Last week, the House of Commons returned from its recess. Having spent weeks attacking the government prior to the break over its proposed Fair Elections Act (or, as its critics call it, the Unfair Elections Act), opposition parties course-corrected their strategy and returned focused on an issue that resonates with Canadians and has the potential to cut at the government's core economic brand: the Temporary Foreign Workers Program.
With 43 percent Traction, the program was the leading Ottawa issue--largely the result of persistent questioning by opposition members during Question Period.
The NDP and Liberal parties were making up for lost time. Having heard news weeks ago that temporary foreign workers were displacing Canadians in the food service industry, Canadians tuned into the issue well before opposition MPs had the opportunity to grill the government last week. While Canadian Traction has tapered from a high of 40 percent to 15 percent last week, the reduction is the consequence of interest in other stories, not satisfaction that the issue has been resolved.
In fact, the Temporary Foreign Workers Program was the leading conversation out west, particularly in Alberta, where labour shortages are an economic reality and Canadians are more familiar with the need of the program.
The issue will continue to catch fire because of its unpredictability; ongoing developments and revelations are keeping the issue alive.
What does that mean for the government and Jason Kenney, Minister of Employment and Social Development? Mr. Kenney needs to quickly and effectively get his arms around the issue. While Traction data shows Canadians' concerns aren't yet translating to reputational damage for the government, with the issue still catching fire, Mr. Kenney could very quickly find himself responding to questions about the government's management of his jobs dossier. Play with fire and you could find yourself burned.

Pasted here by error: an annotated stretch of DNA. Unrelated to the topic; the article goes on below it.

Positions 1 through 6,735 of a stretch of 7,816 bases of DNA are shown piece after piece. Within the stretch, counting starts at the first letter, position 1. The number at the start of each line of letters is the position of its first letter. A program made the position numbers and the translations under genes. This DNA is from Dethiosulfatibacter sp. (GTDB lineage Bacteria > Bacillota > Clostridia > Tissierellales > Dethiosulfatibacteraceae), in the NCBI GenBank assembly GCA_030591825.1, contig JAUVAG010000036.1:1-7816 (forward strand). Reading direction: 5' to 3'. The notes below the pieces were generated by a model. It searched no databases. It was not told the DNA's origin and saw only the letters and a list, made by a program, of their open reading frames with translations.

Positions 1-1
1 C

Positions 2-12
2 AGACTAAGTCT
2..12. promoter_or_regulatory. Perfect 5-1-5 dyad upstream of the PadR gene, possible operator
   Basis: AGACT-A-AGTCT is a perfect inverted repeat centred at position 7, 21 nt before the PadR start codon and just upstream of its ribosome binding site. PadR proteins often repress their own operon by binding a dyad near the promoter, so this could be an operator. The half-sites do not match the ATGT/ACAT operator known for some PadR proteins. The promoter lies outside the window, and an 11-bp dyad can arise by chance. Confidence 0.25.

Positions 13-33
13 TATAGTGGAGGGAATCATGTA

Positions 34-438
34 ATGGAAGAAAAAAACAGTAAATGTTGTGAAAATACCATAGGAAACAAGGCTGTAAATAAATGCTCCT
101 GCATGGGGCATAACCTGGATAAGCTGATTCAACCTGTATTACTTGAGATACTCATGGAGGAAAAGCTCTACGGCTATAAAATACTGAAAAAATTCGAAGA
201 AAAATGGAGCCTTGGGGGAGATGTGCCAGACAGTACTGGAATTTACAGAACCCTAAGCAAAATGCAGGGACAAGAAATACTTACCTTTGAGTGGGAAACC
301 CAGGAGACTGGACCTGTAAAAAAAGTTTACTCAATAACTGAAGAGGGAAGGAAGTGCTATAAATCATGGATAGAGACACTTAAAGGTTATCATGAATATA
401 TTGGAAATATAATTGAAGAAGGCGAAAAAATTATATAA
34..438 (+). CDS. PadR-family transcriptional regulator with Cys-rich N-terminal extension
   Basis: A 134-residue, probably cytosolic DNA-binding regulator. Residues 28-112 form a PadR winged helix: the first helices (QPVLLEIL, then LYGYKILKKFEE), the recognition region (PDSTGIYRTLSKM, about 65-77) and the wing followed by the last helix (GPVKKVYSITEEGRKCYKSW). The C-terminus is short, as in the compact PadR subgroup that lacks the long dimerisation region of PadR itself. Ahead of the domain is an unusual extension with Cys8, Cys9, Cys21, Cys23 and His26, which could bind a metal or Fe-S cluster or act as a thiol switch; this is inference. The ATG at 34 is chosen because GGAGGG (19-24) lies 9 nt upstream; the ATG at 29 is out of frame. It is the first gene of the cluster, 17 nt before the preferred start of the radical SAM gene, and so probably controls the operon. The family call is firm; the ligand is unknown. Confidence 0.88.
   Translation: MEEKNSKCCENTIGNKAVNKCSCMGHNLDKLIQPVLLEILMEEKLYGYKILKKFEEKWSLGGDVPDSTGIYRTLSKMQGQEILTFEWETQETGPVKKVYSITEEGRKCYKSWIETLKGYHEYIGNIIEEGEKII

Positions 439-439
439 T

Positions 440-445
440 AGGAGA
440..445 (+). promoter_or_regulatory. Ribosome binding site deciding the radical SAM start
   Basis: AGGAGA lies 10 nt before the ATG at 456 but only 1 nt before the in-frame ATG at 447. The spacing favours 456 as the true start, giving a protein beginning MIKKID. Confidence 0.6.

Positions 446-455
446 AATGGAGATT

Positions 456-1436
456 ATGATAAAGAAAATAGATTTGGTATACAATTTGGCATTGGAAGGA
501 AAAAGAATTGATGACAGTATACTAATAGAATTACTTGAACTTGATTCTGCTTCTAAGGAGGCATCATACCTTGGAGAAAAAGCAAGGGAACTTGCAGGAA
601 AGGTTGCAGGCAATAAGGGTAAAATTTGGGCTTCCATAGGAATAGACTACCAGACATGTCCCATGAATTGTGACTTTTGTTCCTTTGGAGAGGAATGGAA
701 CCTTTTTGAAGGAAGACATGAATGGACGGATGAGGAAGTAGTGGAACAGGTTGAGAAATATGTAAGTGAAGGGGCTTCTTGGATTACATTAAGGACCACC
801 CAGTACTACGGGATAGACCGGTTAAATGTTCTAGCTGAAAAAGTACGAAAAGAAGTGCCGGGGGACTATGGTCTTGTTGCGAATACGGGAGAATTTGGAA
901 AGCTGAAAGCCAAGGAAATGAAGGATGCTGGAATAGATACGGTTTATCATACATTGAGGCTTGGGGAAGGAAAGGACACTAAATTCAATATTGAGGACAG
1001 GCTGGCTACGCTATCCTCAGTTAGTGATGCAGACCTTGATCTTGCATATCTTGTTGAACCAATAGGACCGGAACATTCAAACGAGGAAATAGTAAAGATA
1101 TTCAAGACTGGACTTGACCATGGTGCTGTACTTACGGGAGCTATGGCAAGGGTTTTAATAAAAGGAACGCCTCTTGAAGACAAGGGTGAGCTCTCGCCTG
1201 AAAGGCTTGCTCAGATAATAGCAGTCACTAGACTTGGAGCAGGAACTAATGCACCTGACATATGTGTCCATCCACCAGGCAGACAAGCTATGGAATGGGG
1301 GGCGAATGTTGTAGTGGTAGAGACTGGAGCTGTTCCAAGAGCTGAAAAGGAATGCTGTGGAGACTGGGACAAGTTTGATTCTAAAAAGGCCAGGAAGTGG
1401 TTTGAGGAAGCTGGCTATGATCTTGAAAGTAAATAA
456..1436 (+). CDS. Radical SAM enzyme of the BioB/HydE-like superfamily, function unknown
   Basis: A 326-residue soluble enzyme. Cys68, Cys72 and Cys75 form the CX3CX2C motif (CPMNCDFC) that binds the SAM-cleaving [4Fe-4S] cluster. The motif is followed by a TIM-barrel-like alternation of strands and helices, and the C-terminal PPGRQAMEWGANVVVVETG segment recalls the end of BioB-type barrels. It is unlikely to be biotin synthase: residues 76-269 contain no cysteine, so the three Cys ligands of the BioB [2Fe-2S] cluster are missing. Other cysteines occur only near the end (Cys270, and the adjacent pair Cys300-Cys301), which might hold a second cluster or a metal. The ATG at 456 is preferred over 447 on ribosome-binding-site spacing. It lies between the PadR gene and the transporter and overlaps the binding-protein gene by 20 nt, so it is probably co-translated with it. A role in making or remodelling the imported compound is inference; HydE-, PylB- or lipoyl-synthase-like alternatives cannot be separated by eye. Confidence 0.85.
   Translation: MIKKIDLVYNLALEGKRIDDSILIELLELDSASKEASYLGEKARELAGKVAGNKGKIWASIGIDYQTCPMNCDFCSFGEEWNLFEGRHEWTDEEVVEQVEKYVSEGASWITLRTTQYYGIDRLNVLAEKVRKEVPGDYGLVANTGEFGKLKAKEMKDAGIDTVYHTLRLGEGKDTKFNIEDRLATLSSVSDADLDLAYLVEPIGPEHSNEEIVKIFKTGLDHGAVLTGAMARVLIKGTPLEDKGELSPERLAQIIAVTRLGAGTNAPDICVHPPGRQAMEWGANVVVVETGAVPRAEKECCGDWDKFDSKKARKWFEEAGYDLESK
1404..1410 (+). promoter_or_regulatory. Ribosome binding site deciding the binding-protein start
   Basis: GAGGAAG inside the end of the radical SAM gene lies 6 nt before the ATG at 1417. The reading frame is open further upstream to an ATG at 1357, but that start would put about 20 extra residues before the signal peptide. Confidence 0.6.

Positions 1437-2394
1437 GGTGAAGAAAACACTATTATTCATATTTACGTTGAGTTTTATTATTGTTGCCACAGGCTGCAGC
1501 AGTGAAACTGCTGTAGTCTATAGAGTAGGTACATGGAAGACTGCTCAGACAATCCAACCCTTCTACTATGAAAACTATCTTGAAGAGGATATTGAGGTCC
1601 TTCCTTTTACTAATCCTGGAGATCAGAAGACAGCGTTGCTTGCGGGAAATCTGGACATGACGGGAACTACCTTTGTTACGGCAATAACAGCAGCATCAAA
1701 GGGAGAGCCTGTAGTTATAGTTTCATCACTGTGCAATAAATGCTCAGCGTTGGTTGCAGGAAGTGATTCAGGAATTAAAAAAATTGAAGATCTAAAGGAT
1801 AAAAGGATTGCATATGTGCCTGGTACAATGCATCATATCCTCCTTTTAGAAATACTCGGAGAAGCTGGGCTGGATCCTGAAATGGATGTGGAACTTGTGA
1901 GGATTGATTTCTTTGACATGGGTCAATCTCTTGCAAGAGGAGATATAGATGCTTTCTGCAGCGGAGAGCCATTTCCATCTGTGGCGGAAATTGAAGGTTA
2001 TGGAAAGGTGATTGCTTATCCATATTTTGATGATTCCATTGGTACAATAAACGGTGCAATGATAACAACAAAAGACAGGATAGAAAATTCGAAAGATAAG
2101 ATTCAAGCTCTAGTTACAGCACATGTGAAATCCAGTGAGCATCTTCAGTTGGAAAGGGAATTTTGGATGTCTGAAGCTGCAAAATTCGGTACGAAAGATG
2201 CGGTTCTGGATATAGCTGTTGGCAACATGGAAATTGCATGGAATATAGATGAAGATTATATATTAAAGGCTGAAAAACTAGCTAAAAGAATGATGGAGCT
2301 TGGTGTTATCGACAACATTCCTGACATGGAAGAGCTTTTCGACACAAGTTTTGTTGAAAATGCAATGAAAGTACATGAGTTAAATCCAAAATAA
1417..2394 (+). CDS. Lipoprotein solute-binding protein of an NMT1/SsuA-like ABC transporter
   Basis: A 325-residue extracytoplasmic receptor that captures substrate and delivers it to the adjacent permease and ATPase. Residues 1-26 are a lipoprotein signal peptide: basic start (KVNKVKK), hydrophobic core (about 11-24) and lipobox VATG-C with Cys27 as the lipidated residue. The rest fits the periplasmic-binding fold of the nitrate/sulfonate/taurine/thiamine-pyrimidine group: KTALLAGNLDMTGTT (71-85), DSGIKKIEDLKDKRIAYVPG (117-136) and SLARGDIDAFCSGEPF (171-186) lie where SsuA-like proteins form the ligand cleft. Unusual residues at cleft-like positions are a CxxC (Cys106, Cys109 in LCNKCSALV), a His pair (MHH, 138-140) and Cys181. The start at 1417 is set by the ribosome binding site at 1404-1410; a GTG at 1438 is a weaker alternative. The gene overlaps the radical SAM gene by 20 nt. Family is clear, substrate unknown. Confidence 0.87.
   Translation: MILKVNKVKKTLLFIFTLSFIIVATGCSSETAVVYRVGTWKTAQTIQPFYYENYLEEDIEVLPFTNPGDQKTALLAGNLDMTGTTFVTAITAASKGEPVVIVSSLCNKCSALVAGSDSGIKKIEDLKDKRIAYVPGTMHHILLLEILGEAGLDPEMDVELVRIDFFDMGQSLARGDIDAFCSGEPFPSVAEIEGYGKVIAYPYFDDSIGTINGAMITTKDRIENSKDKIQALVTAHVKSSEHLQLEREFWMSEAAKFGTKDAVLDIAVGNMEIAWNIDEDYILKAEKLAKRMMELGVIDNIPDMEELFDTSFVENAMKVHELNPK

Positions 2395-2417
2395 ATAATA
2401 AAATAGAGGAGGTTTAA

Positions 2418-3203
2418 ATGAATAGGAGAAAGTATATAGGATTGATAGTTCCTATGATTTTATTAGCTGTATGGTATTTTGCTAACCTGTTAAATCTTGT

While Mr. Kenney still has time to fix his issue, Rob Ford appears to have exhausted Canadians' patience. Last week, Rob and Doug Ford announced the former had push the pause button on his election campaign. As far has Canadians are concerned, Rob Ford pushed the ejection button.
With 47 percent Traction, Canadians are clearly tuning in. While Ford Nation will always stick with their man through thick and thin, the rest of Canada is saying enough, this is beyond what we can tolerate. It's not that last week brought new, unknown developments--saying Rob Ford behaved poorly is like saying the sky is blue. It's that Ford had said he would clean up his act; Canadians, once willing to give Rob Ford the benefit of the doubt, aren't willing to give Toronto's mayor any more chances.
About Political Traction
Political Traction presents a unique analysis of what Canadians are talking about and the impact that has on politics and policy-making in Ottawa.
Each week, Jaime Watt joins Evan Solomon, host of CBC's flagship public affairs programme Power and Politics, to take a deep look at the common threads and inconsistencies between the conversation politicians, journalists and pundits are having in Ottawa and those that Canadians are having across the country.
Using a proprietary, point-based methodology, Navigator tracks and weighs conversations on public affairs topics and builds a weekly profile of what is being talked about, where it is being talked about, and who is talking about it.
For Ottawa, Navigator identifies the issues most talked about by parliamentarians and national editorialists, and on political talk show programs. For Canada, Navigator captures Canadians' conversations on blogs, in online forums, on mainstream news comment boards and on Twitter. Navigator uses this data to calculate the share of voice for the top issues, how opinion is divided and which voices are driving the conversation in Ottawa and across the country.